Photo: Queer Representation in Media
LGBTQ+ youth in the United States risk losing their right to comprehensive health care and education in the states of Florida and Texas. As of February 2022, the so-called “Don’t Say Gay” bill has passed Florida’s House of Representatives and now moves on to the State Senate. This legislation bans the discussion of sexual orientation or gender identity in classrooms of kindergarten through third-grade levels, “or in a manner that is not age-appropriate or developmentally appropriate for students in accordance with state standards”.
Texas governor, Greg Abbott, in turn, has written a letter to the Texas Department of Family and Protective Services, urging them to “conduct a prompt and thorough investigation” of reported cases of minors receiving gender-affirming medical care. Texas Attorney General, Ken Paxton, issued an opinion on the matter stating that allowing minors to receive gender-affirming medical care is constituted as child abuse under state law. These frightening developments put many queer youths at risk of discrimination in the school environment, public harassment, domestic violence or neglect, and increased self-harm and suicide rates.
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What impact does media have on the political understanding of queer existence? How can stories of queer joy uplift the LGBTQ+ community and potentially help sway bigotted mindsets? Is there a way for Hollywood to explain trauma without exploiting it? Find answers to these questions and many more in this article.
The “Don’t Say Gay” Bill
On February 24th of 2022, the Florida House of Representatives passed Parental Rights in Education bill – dubbed by critics as the “Don’t Say Gay” bill. Under this legislation, classroom discussion of sexual orientation and gender identity will be prohibited by law at the kindergarten through the third-grade level as well as “in a manner that is not age-appropriate or developmentally appropriate for students in accordance with state standards”. Parents will now be able to sue school districts and seek damages directly if they believe that an educator has broken the law. An amendment to the bill has been proposed, which would require schools to disclose a student’s gender identity and sexual orientation to the parents of the student within six weeks of learning that the student is not cisgender or heterosexual. It is currently unclear if this amendment will be applied to the bill.
However, the bill does contain a section that guarantees parents access to their child’s education and health records in addition to requiring schools to notify parents “if there is any change in the student’s services or monitoring when it comes to the students mental, emotional, or physical health”. It is important to note that schools are able to legally withhold such information from the parents if they suspect that exposing such information will cause abuse, abandonment, or neglect. However, schools are rarely aware of abusive home situations for students, and therefore cannot definitely know whether or not “outing” a student is safe.
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Texas Governor Writes Transphobic Letter, Attorney General Issues Opinion
Texas Governor, Greg Abbott, wrote to the Texas Department of Family and Protective Services encouraging them to conduct an investigation regarding child abuse on reported cases of minors receiving gender-affirming medical care. Additionally, Abbott is calling on “licensed professionals” (such as teachers, nurses, and doctors) as well as “members of the general public” to report the parents of transgender children to state authorities if it appears that the minor is receiving such medical care.
Texas Attorney General, Ken Paxton, stated that allowing minors to receive gender-affirming care is constituted as child abuse under Texas state law in a recent opinion. While an opinion is an interpretation of an existing law that cannot change the law itself, it can in fact affect how the law is enforced. If local attorneys choose not to pursue reports of child abuse as pertaining to the parents of transgender youth, the state attorney general is free to take over the case. As stated by Christian Menefee, the Harris County Attorney, in correspondence with The New York Times, this opinion is “designed to make parents scared…it’s designed to make doctors scared for even facilitating gender-affirming health care”. It is currently unclear whether Paxton and Abbott can force the DFPS and other state agencies to investigate claims of child abuse against parents of transgender children without passing legislation that would require such measures.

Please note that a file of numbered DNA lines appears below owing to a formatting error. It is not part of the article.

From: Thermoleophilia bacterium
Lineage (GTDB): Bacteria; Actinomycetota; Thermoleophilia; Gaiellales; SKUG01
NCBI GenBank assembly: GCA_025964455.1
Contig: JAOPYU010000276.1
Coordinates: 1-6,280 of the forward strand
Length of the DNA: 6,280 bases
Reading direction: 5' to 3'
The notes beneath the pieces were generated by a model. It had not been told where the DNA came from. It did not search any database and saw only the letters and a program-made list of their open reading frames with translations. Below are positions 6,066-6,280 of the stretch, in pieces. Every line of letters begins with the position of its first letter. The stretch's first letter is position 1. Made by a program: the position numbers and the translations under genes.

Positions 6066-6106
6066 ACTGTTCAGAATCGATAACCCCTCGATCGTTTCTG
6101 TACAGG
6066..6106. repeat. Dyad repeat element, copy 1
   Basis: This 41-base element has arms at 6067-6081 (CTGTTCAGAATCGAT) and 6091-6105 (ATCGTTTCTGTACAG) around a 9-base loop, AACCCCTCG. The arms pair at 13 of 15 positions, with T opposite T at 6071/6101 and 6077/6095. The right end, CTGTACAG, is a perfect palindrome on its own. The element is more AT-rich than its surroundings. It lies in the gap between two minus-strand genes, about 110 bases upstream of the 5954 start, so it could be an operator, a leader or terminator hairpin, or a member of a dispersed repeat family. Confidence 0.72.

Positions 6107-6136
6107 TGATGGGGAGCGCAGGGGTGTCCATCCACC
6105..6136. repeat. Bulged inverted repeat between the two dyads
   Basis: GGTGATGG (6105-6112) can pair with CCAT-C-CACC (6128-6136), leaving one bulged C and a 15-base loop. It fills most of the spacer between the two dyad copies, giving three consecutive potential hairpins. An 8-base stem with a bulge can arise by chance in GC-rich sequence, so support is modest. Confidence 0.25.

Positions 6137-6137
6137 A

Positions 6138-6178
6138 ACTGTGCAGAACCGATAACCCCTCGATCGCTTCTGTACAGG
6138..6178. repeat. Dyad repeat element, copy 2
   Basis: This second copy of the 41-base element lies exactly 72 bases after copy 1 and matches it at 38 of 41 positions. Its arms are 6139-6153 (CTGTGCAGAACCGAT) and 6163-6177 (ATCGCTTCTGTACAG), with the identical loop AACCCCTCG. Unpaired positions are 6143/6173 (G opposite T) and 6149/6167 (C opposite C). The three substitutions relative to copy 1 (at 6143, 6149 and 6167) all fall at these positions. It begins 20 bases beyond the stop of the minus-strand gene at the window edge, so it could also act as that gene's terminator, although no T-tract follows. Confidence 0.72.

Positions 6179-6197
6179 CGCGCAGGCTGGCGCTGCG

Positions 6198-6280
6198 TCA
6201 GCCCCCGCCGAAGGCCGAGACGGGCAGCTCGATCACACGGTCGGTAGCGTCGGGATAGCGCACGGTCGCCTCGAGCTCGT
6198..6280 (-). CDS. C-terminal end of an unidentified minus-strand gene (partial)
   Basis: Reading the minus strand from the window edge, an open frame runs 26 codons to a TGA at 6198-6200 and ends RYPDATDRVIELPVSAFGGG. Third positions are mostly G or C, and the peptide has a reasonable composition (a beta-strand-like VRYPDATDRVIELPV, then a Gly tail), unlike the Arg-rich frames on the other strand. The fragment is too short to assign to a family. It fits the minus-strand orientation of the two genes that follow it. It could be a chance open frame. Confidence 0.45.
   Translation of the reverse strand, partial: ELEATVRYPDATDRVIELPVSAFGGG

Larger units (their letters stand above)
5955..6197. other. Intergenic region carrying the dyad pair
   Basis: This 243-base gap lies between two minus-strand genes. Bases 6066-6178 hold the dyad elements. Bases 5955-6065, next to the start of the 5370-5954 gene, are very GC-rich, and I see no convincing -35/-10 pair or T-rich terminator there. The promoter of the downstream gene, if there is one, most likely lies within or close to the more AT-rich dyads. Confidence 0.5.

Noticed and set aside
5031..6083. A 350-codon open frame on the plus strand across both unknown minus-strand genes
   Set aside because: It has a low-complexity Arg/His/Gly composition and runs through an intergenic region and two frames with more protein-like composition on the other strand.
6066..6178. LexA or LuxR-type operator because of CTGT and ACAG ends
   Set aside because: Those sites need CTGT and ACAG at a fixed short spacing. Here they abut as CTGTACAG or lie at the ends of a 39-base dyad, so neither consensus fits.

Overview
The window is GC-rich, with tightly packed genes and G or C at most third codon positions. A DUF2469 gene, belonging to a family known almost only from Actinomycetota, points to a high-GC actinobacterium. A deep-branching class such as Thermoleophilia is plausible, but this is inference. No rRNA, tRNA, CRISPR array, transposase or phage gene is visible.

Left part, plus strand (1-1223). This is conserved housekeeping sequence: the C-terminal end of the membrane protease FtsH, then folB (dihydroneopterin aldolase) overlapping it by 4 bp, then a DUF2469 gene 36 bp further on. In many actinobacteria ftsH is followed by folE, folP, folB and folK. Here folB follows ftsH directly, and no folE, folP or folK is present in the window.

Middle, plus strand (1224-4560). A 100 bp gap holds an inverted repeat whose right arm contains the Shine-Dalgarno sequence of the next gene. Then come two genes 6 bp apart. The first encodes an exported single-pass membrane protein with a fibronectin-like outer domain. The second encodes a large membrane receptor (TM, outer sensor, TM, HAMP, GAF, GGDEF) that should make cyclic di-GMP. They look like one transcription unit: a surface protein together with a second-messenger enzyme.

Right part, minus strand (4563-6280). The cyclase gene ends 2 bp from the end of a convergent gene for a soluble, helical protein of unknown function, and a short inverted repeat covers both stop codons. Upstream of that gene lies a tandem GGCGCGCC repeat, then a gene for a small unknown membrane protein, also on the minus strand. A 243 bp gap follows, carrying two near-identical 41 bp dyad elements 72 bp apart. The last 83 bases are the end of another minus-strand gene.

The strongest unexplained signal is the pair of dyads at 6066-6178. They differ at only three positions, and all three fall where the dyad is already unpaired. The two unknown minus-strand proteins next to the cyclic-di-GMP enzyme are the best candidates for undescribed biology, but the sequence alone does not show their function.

Regardless, this is a mortifying development for many Texas families with genderqueer children. It is currently up to the discretion of Texas courts whether or not children may be taken from their homes for being allowed to receive gender-affirming care. The debate over allowing genderqueer children to receive appropriate health care has been raging for years within political sectors, however, the persecution of parents for providing their children with potentially life-saving medical assistance is beyond baffling. There is yet to be a popular film or series that people could refer to in order to understand the transgender experience, which could possibly be contributing to ignorance on the topic seeing as media is one of the primary sources of education in modern lives.
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Relating the Debate Over Queer Rights to Media
There is no denying that the media most of us use to unplug from the injustice of the world has become a tool for political promotion. That is not to say that this is a negative development. However, media has the power to change the way we look at others and at ourselves. Meaning that inaccurate representation can in fact do more harm than good. Think about how many stereotypes about the Black, Latine, Asian, and Indigenous communities were born out of white films, TV, and theater. These stereotypes can often hold power over real lives and force the development of prejudice in young minds who consume this media.
But how do the inaccurate representations of the queer experience and representation of queer trauma in media harm the LGBTQ+ community? The answer will be different based on individual experiences. However, some overarching harmful themes include the promotion of violence against queer people, the selectivity with which Hollywood chooses to portray queer stories, and the induction of fear regarding the queer experience.
Discussing the Portrayal of Queer Stories in Media